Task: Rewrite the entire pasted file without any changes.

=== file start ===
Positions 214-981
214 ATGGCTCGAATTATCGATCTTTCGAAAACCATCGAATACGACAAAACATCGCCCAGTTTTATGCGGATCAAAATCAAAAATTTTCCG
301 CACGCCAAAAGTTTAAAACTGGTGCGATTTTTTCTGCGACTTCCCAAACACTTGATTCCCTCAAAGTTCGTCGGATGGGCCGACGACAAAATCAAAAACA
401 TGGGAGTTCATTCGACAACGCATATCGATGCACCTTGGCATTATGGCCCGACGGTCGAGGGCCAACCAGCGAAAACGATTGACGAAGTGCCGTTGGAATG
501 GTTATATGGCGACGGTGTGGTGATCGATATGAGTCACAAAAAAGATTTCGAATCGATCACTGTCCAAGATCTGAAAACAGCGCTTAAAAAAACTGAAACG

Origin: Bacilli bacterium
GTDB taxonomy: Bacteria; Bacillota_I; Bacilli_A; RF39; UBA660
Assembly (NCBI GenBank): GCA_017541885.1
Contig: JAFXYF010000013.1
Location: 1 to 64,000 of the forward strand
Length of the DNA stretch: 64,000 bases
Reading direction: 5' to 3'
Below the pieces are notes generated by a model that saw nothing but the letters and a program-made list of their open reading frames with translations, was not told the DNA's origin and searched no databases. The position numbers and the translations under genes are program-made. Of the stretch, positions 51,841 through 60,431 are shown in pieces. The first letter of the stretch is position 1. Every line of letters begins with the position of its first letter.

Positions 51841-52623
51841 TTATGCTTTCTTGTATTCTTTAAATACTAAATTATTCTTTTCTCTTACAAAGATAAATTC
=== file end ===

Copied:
Positions 214-981
214 ATGGCTCGAATTATCGATCTTTCGAAAACCATCGAATACGACAAAACATCGCCCAGTTTTATGCGGATCAAAATCAAAAATTTTCCG
301 CACGCCAAAAGTTTAAAACTGGTGCGATTTTTTCTGCGACTTCCCAAACACTTGATTCCCTCAAAGTTCGTCGGATGGGCCGACGACAAAATCAAAAACA
401 TGGGAGTTCATTCGACAACGCATATCGATGCACCTTGGCATTATGGCCCGACGGTCGAGGGCCAACCAGCGAAAACGATTGACGAAGTGCCGTTGGAATG
501 GTTATATGGCGACGGTGTGGTGATCGATATGAGTCACAAAAAAGATTTCGAATCGATCACTGTCCAAGATCTGAAAACAGCGCTTAAAAAAACTGAAACG

Origin: Bacilli bacterium
GTDB taxonomy: Bacteria; Bacillota_I; Bacilli_A; RF39; UBA660
Assembly (NCBI GenBank): GCA_017541885.1
Contig: JAFXYF010000013.1
Location: 1 to 64,000 of the forward strand
Length of the DNA stretch: 64,000 bases
Reading direction: 5' to 3'
Below the pieces are notes generated by a model that saw nothing but the letters and a program-made list of their open reading frames with translations, was not told the DNA's origin and searched no databases. The position numbers and the translations under genes are program-made. Of the stretch, positions 51,841 through 60,431 are shown in pieces. The first letter of the stretch is position 1. Every line of letters begins with the position of its first letter.

Positions 51841-52623
51841 TTATGCTTTCTTGTATTCTTTAAATACTAAATTATTCTTTTCTCTTACAAAGATAAATTC